Restorative dentistry is a huge business, with over 18 million Americans having a crown, bridge or dental implants to replace missing teeth. And according to the American Academy of Implant Dentistry (AAID), the number of implants increases annually by about 500,000. While dental implants are an effective treatment option, approximately 5 to 10% of all implants fail for a variety of reasons. But according to a recent Science Daily article, that number could soon be dramatically decreasing.
Whether a failed implant is caused by mechanical problems, poor connection to the bones, infection or rejection, the result is always the same: the implant must be removed. Technically, the main reason for dental implant failure is peri-implantitis, which is a destructive inflammatory process that affects the soft and hard tissues surrounding the implant. This happens when pathogenic microbes in the mouth and oral cavity develop into biofilms, encouraging growth. Peri-implantitis occurs when these biofilms develop on dental implants.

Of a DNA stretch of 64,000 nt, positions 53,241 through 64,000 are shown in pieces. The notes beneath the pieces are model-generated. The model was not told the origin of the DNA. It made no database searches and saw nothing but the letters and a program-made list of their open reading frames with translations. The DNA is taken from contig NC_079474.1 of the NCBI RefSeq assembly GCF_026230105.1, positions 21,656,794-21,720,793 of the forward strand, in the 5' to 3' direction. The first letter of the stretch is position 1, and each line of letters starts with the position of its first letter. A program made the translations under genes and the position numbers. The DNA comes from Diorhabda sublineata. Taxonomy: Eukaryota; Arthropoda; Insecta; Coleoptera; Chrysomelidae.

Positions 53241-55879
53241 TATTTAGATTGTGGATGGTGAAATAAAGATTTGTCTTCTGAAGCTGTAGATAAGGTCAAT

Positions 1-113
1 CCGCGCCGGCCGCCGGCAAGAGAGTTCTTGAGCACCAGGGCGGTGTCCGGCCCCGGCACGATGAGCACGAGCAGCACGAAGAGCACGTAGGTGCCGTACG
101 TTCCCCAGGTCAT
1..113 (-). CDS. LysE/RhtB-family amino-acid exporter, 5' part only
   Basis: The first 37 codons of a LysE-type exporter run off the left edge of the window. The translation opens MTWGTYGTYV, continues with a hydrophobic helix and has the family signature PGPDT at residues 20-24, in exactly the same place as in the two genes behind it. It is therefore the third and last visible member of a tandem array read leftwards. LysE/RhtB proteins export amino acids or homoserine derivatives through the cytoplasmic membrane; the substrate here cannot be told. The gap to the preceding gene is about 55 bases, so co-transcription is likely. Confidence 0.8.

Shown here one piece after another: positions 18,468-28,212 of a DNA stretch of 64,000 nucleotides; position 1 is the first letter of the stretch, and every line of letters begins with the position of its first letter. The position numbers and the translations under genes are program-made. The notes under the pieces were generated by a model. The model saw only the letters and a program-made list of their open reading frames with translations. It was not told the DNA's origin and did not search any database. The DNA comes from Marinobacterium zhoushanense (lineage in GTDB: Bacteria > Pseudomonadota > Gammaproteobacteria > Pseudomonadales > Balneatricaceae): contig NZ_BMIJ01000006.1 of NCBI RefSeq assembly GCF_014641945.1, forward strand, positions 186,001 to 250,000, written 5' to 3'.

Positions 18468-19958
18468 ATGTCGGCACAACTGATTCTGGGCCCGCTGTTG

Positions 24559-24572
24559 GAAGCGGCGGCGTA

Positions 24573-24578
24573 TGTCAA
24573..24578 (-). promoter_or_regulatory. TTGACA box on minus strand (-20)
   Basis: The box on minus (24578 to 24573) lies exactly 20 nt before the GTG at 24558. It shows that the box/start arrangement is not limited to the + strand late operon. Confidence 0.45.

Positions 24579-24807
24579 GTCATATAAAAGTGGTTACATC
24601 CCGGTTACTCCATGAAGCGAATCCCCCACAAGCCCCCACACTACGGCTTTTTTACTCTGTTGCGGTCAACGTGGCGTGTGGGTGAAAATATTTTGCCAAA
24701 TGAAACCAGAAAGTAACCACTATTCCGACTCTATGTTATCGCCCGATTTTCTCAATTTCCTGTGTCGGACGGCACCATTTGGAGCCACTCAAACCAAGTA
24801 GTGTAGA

In an effort to combat this issue, a team of researchers from the University of Plymouth have developed and evaluated the effectiveness of a new nano-coating for implants to reduce the risk of peri-implantitis. The results, which were recently published in the journal Nanotoxicology, have shown great promise. As a part of their study, the team created a new approach using a combination of silver, titanium oxide and hydroxyapatite nanocoatings. The combination was then applied to the surface of titanium alloy implants with great results. The combination was successful in inhibiting bacterial growth and reduced the formation of bacterial biofilm on the surface of the implants by an impressive 97.5%. Additionally, the results also showed that the new surface with anti-biofilm properties supported successful integration into surrounding bone and actually accelerated bone healing.
“In the cross-Faculty study we have identified the means to protect dental implants against the most common cause of their failure. The potential of our work increased patient comfort and satisfaction, and reduced costs, is great and we look forward to translating our findings into clinical practice,” said professor Christopher Tredwin, Head of Plymouth University Peninsula School of Dentistry.